All workstations are wired for both the NATO Secret-level Automated Command and Control Information System (ACCIS) network and an internal Local Area Network (LAN) on which all operational reports are written and stored. Separate offices for the Region's Command Group, as well as an interview room, provide privacy for smaller meetings.

Even after the NAC's approval of Allied participation in the 650t" MI Group, some NATO members remained suspicious that the Group's multinational Region V would be largely for show, with the 650th's "real" work being conducted elsewhere. To alleviate those concerns and to emphasize that a dramatically new chapter in NATO CI had begun, Region V held an open house a few months after welcoming the first Allied agents into the unit. The invitees--members of the NATO CI community and the National Military Representatives from SHAPE--saw the Allied personnel working alongside their American counterparts with access to the same computer networks and the same operational files. The result was as hoped, within a year more than half of the NATO nations had assigned an agent to Region V or had made a firm commitment to participate in the near future.

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At the same time, the 650th's new Commander, Colonel Dillon, recognized that the time had already come to build upon Region V's initial success in converting to a multinational unit. Shortly after assuming command in July 2004, Colonel Dillon announced that the 650th welcomed Allied participation in its two other subordinate headquarters-Region I, supporting NATO's Joint Forces Command South in Naples, Italy and Region IV, supporting Joint Forces Command North in Brunssum, The Netherlands--as well as in the Group's detachments supporting NATO's out-of-area missions in Afghanistan and the Balkans. Poland and Hungary have recently assigned their second agents to the 650th in Brunssum and Naples, respectively, while Romania and The Netherlands have deployed personnel to serve with the 650th in Afghanistan. In the near future, we expect to welcome an Allied agent to the Group's Kosovo Detachment as well.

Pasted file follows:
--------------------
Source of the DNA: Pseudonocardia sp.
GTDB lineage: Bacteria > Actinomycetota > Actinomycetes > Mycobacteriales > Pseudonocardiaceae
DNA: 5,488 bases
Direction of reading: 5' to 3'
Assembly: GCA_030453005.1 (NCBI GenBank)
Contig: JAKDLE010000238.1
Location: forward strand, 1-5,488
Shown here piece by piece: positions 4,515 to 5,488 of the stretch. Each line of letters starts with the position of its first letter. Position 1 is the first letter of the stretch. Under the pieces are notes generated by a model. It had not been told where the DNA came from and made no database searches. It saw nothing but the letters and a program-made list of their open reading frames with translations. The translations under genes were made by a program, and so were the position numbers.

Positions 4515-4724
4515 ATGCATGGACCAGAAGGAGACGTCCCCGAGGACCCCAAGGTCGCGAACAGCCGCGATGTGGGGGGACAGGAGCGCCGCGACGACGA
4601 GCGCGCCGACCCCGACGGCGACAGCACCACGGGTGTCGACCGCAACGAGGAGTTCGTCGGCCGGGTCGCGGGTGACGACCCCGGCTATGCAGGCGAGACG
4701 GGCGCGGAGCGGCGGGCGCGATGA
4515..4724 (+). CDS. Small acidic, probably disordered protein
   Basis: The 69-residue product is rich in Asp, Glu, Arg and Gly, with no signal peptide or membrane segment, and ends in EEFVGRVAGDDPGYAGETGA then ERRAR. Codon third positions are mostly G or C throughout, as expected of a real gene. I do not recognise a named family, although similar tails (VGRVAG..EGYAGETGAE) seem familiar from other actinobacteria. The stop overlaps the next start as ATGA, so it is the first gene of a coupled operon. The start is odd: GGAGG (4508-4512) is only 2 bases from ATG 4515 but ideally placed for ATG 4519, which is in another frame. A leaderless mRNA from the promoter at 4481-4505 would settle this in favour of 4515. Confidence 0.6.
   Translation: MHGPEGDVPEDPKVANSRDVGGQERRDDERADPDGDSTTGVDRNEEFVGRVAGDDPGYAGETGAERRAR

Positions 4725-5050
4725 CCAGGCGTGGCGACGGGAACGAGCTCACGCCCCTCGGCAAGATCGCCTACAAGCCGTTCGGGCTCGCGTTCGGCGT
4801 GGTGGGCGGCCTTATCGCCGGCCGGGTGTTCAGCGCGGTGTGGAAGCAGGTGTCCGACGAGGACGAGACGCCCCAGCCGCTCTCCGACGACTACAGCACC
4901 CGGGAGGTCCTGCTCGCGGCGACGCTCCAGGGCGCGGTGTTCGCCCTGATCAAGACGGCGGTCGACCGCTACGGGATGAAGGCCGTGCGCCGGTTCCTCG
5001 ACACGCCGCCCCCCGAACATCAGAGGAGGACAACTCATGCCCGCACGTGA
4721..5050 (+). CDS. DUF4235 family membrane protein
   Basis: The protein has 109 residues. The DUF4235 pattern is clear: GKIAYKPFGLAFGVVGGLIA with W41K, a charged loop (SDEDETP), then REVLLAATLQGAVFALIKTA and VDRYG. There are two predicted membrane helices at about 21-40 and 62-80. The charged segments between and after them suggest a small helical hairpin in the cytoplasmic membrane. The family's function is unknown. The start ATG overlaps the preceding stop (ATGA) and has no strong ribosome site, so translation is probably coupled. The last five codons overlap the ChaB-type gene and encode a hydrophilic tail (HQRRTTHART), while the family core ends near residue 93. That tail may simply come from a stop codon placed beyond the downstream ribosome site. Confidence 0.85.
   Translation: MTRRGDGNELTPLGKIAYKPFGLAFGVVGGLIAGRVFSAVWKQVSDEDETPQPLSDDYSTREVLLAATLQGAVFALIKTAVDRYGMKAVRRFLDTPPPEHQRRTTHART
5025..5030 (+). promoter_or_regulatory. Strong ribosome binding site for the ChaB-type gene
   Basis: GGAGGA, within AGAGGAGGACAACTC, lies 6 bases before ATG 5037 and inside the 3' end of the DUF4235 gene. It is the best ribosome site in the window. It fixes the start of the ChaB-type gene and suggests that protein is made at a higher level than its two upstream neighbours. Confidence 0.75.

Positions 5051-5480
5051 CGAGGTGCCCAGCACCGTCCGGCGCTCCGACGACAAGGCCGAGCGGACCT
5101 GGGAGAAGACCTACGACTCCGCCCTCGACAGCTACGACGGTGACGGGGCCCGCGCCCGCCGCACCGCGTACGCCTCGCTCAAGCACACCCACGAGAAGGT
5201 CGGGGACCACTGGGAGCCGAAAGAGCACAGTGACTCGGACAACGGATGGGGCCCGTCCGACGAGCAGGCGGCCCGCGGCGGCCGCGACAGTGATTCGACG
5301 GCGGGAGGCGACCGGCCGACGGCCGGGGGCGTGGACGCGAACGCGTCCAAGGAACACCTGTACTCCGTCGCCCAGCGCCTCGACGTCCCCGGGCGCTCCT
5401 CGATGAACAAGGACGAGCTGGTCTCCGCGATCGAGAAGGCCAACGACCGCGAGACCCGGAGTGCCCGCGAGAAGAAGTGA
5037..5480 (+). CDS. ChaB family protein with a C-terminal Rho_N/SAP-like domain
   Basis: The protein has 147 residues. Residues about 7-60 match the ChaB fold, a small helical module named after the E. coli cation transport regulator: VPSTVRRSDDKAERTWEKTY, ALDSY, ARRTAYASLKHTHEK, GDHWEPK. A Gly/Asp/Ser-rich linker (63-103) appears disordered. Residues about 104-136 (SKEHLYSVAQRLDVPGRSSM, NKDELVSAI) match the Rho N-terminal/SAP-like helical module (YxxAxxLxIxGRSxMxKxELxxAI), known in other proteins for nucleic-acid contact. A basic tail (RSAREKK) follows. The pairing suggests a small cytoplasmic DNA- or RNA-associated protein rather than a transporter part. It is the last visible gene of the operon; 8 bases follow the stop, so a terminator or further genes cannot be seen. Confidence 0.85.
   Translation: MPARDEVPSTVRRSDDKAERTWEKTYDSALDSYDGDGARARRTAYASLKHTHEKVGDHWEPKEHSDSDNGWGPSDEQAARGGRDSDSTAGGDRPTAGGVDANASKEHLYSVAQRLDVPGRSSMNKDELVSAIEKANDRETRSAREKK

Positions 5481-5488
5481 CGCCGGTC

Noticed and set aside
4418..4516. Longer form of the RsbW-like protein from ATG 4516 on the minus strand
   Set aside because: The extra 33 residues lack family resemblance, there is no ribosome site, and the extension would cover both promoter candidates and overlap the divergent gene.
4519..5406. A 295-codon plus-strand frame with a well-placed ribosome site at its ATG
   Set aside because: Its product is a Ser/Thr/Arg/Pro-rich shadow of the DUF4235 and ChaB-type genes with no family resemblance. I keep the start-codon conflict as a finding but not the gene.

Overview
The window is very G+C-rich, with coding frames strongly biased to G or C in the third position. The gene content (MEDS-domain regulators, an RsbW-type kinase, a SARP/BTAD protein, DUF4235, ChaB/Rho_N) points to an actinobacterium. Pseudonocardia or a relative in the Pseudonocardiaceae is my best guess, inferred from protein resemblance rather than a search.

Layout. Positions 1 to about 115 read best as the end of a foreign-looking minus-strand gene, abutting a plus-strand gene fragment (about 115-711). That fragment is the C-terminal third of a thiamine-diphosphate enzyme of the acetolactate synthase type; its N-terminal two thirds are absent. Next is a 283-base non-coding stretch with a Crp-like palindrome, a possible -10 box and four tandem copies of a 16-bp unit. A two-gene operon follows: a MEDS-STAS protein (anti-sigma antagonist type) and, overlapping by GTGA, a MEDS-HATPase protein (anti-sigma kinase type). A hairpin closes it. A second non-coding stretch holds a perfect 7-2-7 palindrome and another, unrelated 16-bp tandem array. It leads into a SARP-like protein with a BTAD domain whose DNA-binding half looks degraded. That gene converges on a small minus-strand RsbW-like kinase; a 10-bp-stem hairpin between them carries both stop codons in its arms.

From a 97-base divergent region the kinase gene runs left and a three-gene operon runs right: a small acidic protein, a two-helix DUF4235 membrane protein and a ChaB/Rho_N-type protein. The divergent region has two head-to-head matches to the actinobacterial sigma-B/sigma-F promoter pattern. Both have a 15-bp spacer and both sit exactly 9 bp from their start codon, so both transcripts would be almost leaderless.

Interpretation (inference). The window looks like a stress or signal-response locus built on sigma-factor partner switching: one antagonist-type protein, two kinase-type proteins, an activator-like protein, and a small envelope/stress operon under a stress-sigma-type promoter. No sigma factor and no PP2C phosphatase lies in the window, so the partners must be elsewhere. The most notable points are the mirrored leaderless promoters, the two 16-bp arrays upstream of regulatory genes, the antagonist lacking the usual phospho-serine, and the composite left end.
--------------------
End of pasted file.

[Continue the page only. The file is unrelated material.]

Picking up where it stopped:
Unlike in the U.S. Army, many NATO nations have no enlisted CI agents, and some restrict CI work to field grade officers. Given these structural differences and the importance each nation would certainly place upon ensuring the success of their initial contributions to the multinational unit, the 650th expected from the outset that the structure would be rank heavy.

In fact, most nations have assigned Lieutenant Colonels to the 650th, with a few nations providing even more senior personnel. Region V's plan to deal with the influx of senior personnel was to de-emphasize rank and treat all assigned personnel on a first name basis and work in civilian business attire. The result has been better than we had dared to hope, with every participant thus far firmly committed to the success of the multinational endeavor.

While rank has proven to be much less a problem than it might have been, two other issues have required careful attention: experience in the NATO environment and written English language skills. While some of the Allied personnel assigned to the 650th MI Group have lengthy experience in NATO assignments, even those individuals have required training in the 650th's operational procedures. To help us meet that challenge, we designed our internal LAN to be as much a training tool as our operational backbone.

We created templates for all our standardized reports, so personnel unfamiliar with the formats do not have to start from a blank sheet of paper. We created self-paced training versions of our most commonly used security awareness briefings. With these, unit personnel can sit at their own workstations and not only review the briefings, but also learn the background information that will help them answer questions about the presentations. We also designed the network to maximize use of shared directories so that less experienced personnel can benefit from the work done by more experienced agents.

Since almost everything the unit does must ultimately be documented in some form of a written report, the widely differing English writing skills of the Allied personnel created new editing and proofreading requirements for the native English speakers. It was impractical to send someone to an intensive English course for the first several months of his assignment, so we recognized that we must accept gradual and incremental improvements in written English.